"The new results have overturned the conventional picture of a universe dominated by giant grand design spiral systems and elliptical galaxies," said Griffiths. "Instead, we're going to have to come up with a new way of understanding the distorted galaxies we see in huge numbers, which seem to have formed later than the giant galaxies."

However, they say it is not clear whether these small irregular systems are indeed the building blocks of galaxies like the Milky Way, or have simply faded into obscurity.

"Most of these faint objects are visibly blue in color, a strong indication that they are undergoing a brief, rapid burst of star formation. At larger distances, such systems may well have been the building blocks of today's giant spiral and elliptical galaxies," said Windhorst, who along with William Keel of the University of Alabama, conducted a separate survey of remote galaxies.

These faint galaxies were randomly imaged as part of a key Hubble Telescope project, called the "Medium Deep Survey." The survey uses Hubble's Wide Field/Planetary Camera-2 (WFPC-2) to search for unexpected objects in uncharted areas of the sky. This highly efficient and cost-effective survey is conducted in "parallel mode" where the WFPC-2 takes detailed pictures while a "primary" instrument, such as a spectrograph, collects data from a predetermined celestial target.

For the past 17 months, Griffiths and co-investigators from the United States, (Richard Green, John Huchra, Garth Illingworth, David Koo, Kavan Ratnatunga, Tony Tyson, Rogier Windhorst) and the United Kingdom (Richard Ellis, Gerry Gilmore), have studied more than 50 random snapshots containing high resolution information for a total of tens of thousands of galaxies.

"We were immediately struck by the large numbers of irregular and peculiar galaxies in these HST random images," Griffiths said.

An additional, deeper Hubble image obtained by Windhorst and Keel, and analyzed by Driver, Windhorst, and associates, has further extended these results.

"At last Hubble has allowed crystal clear images of these extremely faint objects, and we find that our universe is dominated by distorted systems of stars," said Simon Driver of Arizona State University. At the faintest limits more than half the galaxies seen are such systems.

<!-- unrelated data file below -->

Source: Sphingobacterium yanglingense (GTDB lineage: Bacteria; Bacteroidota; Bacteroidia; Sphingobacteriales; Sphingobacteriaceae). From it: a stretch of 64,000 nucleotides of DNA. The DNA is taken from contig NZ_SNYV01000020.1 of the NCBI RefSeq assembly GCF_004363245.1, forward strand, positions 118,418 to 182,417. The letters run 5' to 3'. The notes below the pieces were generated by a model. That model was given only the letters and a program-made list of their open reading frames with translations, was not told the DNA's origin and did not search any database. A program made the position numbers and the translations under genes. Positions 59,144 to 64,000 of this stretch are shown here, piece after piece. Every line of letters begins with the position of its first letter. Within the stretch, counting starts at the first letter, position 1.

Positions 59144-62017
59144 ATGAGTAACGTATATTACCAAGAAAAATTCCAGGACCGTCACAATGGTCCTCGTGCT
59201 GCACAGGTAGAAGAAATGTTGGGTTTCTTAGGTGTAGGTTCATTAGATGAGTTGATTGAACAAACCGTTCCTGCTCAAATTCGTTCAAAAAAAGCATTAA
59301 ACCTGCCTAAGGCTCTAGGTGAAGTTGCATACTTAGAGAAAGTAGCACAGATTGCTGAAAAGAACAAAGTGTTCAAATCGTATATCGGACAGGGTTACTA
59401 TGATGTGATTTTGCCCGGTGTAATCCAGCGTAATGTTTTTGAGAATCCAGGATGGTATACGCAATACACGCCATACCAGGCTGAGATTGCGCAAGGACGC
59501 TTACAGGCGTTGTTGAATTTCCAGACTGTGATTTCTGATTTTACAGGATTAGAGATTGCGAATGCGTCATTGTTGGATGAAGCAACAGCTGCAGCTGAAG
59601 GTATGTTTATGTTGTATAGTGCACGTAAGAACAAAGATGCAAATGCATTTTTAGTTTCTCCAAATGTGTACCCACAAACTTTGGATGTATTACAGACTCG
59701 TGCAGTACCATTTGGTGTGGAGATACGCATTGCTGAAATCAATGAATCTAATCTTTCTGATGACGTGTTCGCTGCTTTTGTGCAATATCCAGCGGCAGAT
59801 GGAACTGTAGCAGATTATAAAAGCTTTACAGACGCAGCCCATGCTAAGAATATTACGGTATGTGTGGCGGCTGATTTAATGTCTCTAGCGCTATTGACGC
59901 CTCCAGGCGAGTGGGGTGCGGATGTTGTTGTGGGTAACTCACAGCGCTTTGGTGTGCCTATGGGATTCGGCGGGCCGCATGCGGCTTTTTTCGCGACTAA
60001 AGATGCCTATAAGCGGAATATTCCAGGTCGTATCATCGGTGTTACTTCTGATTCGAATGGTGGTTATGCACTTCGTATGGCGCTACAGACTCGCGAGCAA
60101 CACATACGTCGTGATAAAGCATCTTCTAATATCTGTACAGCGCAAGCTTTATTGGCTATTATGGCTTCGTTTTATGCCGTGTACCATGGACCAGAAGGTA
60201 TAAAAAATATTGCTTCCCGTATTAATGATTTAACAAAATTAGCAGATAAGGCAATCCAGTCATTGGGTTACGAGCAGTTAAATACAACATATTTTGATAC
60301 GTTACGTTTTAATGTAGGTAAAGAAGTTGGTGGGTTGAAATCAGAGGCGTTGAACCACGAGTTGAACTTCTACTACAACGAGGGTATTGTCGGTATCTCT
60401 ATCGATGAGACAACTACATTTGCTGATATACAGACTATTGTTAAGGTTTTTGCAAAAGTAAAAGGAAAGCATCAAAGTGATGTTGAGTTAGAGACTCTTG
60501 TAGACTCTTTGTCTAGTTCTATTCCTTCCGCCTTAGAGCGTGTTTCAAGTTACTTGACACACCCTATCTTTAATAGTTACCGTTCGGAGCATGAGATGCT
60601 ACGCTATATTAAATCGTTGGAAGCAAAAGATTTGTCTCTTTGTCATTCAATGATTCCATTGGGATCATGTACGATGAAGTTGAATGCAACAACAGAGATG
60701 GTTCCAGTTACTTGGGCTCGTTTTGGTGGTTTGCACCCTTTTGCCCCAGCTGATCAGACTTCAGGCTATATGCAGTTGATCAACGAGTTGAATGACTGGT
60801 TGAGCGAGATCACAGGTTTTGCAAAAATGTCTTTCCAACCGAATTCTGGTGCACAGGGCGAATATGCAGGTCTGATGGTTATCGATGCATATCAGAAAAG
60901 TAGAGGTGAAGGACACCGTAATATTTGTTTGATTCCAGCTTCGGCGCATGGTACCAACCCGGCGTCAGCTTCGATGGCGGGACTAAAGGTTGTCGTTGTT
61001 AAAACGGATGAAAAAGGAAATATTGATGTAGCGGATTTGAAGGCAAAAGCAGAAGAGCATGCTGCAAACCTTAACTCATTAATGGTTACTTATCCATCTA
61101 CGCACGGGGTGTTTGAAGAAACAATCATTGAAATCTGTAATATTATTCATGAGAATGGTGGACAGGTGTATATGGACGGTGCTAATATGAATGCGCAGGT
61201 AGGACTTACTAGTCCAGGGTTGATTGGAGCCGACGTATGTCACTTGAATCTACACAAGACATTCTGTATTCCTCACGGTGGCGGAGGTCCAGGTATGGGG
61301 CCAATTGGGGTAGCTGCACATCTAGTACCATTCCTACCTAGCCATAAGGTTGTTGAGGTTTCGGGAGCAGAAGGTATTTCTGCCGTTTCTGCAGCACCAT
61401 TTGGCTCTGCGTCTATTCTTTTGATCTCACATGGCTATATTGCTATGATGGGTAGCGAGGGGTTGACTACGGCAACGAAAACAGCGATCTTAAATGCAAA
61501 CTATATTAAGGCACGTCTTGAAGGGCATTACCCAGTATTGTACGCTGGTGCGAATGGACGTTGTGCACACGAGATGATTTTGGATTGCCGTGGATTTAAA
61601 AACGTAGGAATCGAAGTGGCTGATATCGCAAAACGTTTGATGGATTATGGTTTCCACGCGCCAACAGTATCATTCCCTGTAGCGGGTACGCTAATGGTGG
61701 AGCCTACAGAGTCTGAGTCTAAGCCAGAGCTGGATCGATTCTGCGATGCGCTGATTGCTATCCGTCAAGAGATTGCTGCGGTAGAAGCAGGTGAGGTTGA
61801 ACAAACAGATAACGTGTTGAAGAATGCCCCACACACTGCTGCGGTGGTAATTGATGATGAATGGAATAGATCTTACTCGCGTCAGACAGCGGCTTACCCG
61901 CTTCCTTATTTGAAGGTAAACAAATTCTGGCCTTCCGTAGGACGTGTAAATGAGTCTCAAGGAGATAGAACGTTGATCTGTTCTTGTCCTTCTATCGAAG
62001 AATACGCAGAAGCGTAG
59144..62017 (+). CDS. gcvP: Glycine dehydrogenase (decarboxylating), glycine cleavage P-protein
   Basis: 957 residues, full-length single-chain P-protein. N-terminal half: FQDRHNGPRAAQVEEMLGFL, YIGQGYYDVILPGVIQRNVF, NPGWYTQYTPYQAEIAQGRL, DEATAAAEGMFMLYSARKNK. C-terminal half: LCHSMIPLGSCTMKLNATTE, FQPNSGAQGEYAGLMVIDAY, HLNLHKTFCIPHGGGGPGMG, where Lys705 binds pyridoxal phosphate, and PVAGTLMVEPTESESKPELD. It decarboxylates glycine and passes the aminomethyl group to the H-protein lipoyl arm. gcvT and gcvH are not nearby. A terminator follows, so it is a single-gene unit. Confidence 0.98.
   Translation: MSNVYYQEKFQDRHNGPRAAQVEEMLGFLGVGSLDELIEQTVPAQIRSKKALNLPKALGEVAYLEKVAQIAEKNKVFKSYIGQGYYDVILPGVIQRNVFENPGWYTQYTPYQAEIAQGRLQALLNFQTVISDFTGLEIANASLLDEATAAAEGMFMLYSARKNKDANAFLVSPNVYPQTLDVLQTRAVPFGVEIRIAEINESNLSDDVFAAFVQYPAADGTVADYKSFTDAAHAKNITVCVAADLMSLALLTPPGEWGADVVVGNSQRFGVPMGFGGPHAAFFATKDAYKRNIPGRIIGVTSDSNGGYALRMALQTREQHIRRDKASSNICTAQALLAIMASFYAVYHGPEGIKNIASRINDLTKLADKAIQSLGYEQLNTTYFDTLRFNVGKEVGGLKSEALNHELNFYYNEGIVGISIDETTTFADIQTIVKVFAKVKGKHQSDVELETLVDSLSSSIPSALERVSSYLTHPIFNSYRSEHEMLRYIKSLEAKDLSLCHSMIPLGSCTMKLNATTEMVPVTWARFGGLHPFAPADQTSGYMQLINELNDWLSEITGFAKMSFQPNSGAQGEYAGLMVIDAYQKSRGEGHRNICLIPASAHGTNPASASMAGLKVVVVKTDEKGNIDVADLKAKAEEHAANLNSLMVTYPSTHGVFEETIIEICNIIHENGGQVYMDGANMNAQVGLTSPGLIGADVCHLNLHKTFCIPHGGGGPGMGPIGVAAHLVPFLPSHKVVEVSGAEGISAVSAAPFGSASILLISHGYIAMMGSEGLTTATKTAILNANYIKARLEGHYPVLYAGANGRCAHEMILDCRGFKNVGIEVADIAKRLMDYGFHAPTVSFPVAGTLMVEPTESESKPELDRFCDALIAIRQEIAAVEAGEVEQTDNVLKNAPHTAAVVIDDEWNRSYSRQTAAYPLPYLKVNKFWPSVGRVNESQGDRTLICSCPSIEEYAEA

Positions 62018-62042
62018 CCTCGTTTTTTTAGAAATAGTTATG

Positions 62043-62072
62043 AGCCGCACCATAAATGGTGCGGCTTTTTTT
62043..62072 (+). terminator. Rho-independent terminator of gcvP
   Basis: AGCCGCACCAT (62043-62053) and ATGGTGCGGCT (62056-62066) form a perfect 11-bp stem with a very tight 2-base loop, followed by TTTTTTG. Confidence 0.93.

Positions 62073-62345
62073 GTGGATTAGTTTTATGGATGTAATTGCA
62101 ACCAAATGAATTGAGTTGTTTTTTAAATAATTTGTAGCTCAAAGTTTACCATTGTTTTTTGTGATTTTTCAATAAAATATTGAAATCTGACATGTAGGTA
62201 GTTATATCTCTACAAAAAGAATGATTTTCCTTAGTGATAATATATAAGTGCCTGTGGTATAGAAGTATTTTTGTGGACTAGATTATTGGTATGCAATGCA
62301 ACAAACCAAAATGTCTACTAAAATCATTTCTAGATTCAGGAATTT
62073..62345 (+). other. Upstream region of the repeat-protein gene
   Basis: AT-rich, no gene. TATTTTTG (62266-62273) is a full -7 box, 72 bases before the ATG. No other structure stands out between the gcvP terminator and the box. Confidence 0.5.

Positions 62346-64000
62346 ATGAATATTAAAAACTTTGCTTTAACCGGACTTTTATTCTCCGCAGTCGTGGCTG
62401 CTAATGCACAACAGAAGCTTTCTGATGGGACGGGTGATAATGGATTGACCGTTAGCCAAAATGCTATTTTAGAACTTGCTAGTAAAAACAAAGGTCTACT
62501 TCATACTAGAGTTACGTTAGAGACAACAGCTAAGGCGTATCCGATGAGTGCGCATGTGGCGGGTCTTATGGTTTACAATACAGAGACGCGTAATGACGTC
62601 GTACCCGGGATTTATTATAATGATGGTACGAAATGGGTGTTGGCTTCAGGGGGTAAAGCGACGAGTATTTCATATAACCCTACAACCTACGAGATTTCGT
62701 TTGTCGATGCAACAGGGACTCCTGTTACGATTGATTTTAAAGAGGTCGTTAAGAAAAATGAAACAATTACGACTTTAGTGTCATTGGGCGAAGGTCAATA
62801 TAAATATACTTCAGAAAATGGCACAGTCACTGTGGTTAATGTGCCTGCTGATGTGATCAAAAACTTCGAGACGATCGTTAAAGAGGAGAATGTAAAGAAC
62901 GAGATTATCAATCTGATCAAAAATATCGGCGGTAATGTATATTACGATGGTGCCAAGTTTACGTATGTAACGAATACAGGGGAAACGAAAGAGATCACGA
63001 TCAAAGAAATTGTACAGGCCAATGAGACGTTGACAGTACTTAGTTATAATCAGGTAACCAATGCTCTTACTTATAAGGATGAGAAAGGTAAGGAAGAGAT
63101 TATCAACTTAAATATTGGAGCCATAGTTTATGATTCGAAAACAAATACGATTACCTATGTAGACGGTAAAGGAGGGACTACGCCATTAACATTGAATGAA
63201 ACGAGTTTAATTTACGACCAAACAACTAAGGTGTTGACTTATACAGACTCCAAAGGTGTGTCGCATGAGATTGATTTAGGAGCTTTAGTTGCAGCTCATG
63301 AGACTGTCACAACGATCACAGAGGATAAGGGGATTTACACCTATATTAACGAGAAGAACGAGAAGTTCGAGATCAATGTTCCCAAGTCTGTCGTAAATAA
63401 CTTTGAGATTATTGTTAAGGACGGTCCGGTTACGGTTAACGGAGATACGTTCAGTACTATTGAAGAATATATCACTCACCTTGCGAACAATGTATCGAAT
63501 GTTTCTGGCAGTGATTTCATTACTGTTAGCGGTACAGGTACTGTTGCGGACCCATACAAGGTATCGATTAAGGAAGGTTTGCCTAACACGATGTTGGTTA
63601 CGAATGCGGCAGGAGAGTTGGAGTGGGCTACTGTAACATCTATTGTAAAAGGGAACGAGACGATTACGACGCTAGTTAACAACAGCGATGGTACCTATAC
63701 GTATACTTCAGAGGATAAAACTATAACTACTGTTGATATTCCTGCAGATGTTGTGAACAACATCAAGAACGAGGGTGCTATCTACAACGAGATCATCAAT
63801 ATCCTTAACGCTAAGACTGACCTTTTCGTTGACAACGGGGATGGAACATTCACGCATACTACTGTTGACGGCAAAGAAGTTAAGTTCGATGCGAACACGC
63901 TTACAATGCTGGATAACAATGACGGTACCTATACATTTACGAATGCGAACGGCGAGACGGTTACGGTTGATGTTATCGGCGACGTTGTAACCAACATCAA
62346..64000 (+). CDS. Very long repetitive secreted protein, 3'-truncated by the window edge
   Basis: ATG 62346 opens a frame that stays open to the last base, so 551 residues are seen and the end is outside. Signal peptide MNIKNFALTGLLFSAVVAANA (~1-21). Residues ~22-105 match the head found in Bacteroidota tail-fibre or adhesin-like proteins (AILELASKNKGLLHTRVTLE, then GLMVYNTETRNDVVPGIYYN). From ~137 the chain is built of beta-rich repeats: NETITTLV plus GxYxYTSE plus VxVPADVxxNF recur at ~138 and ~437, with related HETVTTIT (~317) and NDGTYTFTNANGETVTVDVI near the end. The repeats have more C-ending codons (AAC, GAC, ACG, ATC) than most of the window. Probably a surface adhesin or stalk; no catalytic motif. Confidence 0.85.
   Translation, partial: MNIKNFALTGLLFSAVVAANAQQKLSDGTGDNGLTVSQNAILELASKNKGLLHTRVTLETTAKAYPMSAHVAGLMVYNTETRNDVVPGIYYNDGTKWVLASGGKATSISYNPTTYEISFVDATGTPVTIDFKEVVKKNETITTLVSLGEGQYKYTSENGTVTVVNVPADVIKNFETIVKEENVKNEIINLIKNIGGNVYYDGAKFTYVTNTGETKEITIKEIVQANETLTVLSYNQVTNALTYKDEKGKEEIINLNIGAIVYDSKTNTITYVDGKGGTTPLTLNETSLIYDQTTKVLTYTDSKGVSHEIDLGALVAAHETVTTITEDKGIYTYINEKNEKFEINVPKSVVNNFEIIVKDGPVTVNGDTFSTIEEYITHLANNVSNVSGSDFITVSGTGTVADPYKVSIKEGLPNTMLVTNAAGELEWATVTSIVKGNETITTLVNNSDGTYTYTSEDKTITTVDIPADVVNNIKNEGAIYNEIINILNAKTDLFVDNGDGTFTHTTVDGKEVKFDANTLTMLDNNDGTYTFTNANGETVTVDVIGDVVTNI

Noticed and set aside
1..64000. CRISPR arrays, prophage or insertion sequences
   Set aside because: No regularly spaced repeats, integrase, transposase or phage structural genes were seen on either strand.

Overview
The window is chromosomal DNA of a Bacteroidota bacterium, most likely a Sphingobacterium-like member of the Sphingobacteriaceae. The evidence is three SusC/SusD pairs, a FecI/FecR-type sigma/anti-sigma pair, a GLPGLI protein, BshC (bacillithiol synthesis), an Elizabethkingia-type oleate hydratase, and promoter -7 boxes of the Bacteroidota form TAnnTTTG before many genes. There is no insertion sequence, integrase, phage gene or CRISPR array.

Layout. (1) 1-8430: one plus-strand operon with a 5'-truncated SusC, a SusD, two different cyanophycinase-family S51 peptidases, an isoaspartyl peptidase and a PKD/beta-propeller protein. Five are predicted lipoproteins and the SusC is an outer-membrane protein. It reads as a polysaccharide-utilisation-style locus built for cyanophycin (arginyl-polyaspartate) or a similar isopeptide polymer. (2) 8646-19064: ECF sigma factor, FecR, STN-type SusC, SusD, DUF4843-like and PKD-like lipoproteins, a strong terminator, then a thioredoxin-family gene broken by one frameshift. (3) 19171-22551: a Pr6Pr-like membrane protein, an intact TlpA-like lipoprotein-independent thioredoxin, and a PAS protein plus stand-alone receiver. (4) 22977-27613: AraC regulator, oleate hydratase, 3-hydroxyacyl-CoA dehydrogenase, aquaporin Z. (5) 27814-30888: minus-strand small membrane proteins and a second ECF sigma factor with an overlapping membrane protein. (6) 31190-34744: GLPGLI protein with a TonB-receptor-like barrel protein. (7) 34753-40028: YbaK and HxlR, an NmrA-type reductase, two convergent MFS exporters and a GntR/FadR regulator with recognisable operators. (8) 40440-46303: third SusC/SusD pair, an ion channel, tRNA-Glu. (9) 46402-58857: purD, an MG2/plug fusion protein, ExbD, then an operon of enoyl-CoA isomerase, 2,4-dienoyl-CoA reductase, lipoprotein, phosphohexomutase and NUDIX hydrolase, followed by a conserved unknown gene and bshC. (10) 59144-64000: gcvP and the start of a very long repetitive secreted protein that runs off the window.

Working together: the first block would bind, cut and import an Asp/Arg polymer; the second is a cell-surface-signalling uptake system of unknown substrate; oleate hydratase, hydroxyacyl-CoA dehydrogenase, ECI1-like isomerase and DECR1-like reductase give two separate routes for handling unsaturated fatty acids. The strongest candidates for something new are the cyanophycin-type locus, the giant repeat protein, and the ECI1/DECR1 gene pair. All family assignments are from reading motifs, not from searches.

"We all know that the (clear) sky during the day is blue — due to scattered sunlight — but if your eyes had much more sensitivity, they would also see a very dim blue glow in the sky at night caused by myriads of faint blue galaxies, the mysterious nature of which was unknown until we imaged them in detail with Hubble," said Windhorst. The researchers are now measuring the distances to these galaxies using the world's new generation of giant ground-based telescopes.

The Space Telescope Science Institute is operated by the Association of Universities for Research in Astronomy, Inc.(AURA) for NASA, under contract with the Goddard Space Flight Center, Greenbelt, MD. The Hubble Space Telescope is a project of international cooperation between NASA and the European Space Agency (ESA).


Dr. Philip E. Barnhart announced his retirement from Otterbein College beginning 1 September 1995. After 36 years of teaching he feels it is time to devote energy and acquired relaxation skills to other activities.

Dr. Barnhart will continue to offer coordinative assistance to the Radio Observatory and try to see the ARGUS Project into the 21st Century.


Mark Sundstrom's Plot Using the technique developed originally by Russ Childers to remove the double horn signature of celestial sources and produce a single horn 'response', Mark Sundstrom has produced an illustration of the process with the continuum data obtained on 03 October 1993. The relatively strong sources OQ+663 and OP+699 are noted. OQ+663 is a 2.4 jansky source.

[Click on plot to obtain a larger version.]